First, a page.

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Your decorator suggestion is exactly what I was looking for. I ended up with the following, which accomplishes what I want in the situation I am working in [i cannot figure out how the code formatting in the comments works, i am giving up]: def add_parent_links(cls): cls_init = cls.__init__ def __init__(self, s): for k in dir(self): if str(type(getattr(self,k))).find('classobj') > -1: getattr(self,k).parent = self cls_init(self, s) cls.__init__ = __init__ return cls –  Gerald Thibault Jun 18 '11 at 4:40

You don't need two classes here. Here's your example code written in a more concise fashion.

class ChildClass:
    def __init__(self, stream):
        idx = stream.read_ui16()
        self.name = self.constant_pool[idx]

def makeChildren(stream):
    ChildClass.constant_pool = ConstantPool(stream)
    return [ChildClass(stream) for i in range(stream.read_ui16())]

Welcome to Python. Classes are mutable at runtime. Enjoy.

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A list comprehension, too? You seem to be trying to impress this guy. –  jcao219 Jun 17 '11 at 23:10
Using Python without using comprehensions is like going to Cancun without going to the beach. –  ironchefpython Jun 18 '11 at 1:17

Well, the following works (further simplified from your example). Note that you don't have to "declare" member variables at class level like C++/C#/Java etc, just set them on self within __init__:

class ParentClass:
    def __init__(self):
        self.constant_pool = ["test"]
        self.ChildClass.constant_pool = self.constant_pool
        self.children = [self.ChildClass()]

    class ChildClass:
        def __init__(self):
            self.name = self.constant_pool[0]
            print "child name is", self.name

p = ParentClass() # Prints "child name is test"

Note that you could still do the same sort of thing without the child classes being nested.

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The actual class I am using has 20 sub objects, and 5 'shared' resources, so this solution would result in 100 lines of assignment as i apply each shared resource to each object. This is exactly the type of hackery I was trying to avoid by implementing the parent/child relationship. –  Gerald Thibault Jun 17 '11 at 21:18

You can access the parent class through its name:

class ChildClass:

    name = None

    def __init__(self, stream):
        idx = stream.read_ui16()
        self.name = ParentClass.constant_pool[idx]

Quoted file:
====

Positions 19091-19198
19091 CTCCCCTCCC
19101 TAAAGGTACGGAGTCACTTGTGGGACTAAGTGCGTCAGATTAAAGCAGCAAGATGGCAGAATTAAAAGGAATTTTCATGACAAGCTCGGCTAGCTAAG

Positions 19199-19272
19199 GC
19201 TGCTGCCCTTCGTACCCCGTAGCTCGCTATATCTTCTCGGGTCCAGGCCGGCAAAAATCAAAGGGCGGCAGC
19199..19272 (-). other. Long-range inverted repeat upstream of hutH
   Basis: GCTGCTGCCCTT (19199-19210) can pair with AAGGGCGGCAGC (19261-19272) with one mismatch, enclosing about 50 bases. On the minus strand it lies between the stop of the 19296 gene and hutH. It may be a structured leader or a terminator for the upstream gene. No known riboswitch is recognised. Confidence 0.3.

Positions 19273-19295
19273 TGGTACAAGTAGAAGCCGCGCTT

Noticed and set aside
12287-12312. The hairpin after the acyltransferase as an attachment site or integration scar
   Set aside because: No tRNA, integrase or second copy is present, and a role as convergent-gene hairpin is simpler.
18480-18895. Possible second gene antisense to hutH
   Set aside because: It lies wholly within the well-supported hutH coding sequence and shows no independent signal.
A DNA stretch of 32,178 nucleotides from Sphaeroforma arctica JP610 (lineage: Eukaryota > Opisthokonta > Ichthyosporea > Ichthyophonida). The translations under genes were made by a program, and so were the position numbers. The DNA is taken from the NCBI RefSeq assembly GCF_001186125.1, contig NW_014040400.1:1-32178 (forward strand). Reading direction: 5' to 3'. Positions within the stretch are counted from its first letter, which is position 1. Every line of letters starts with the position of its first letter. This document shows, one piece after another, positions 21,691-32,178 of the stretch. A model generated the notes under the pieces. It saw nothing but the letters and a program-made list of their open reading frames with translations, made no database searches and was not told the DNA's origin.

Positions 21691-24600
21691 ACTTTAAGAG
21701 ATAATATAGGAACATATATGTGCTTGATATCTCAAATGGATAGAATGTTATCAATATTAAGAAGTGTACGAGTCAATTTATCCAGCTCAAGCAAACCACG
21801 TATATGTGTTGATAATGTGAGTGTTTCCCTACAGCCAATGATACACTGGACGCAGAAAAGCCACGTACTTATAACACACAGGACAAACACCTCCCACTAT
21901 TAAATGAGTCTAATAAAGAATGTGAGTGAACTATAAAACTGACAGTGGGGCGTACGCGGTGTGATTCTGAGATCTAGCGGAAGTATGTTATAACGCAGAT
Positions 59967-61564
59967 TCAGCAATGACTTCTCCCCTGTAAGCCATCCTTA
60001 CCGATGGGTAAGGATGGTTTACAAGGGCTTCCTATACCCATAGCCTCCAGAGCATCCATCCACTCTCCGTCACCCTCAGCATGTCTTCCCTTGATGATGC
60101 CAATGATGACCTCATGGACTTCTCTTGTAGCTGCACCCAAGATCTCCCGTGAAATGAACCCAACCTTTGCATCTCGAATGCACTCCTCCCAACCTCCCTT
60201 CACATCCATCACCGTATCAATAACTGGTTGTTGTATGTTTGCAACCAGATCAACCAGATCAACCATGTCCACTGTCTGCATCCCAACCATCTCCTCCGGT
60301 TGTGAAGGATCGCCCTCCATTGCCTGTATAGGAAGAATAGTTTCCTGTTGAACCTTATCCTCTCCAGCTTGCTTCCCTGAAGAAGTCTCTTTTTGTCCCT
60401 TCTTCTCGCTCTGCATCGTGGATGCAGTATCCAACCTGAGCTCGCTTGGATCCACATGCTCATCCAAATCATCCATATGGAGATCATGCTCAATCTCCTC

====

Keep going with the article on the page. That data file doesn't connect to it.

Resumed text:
Then again, I'm not sure I understand what you are trying to achieve.

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Your question uses the word subclass, so I'm keying from that to interpret your question. As with the others who have answered, I am not certain I understand what you are looking for.

class ParentClass(object):
  constant_pool = [c1, c2, c3]
  def __init__(self):
    # anything not included in your question

class ChildClass(ParentClass):
  def __init__(self, stream):
    self.name = ParentClass.constant_pool[stream.read_ui16()]

stream = get_new_stream()
children = []
for count in range(stream.read_ui16()):

This code uses inheritance to derive ChildClass from ParentClass (and all methods, etc). The constant_pool is an attribute of ParentClass itself, though it is OK to treat as an attribute of any instance of ParentClass or ChildClass (saying self.constant_pool within ChildClass.__init__ would be equivalent to the above but, in my view, misleading).

Nesting the class definitions is not necessary. Nesting the definition of ChildClass within ParentClass just means that ChildClass is an attribute of ParentClass, nothing more. It does not make instances of ChildClass inherit anything from ParentClass.

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Another alternative design to consider:

When you find yourself trying to use classes as namespaces, it might make more sense to put the inner classes into a module of their own and make what were the attributes of the outer class global variables. In other words, if you never intend to instantiate your ParentClass, then it's just serving as a glorified module.

Global variables get a bad rap in most programming languages, but they are not truly global in Python, and are nicely encapsulated to the module.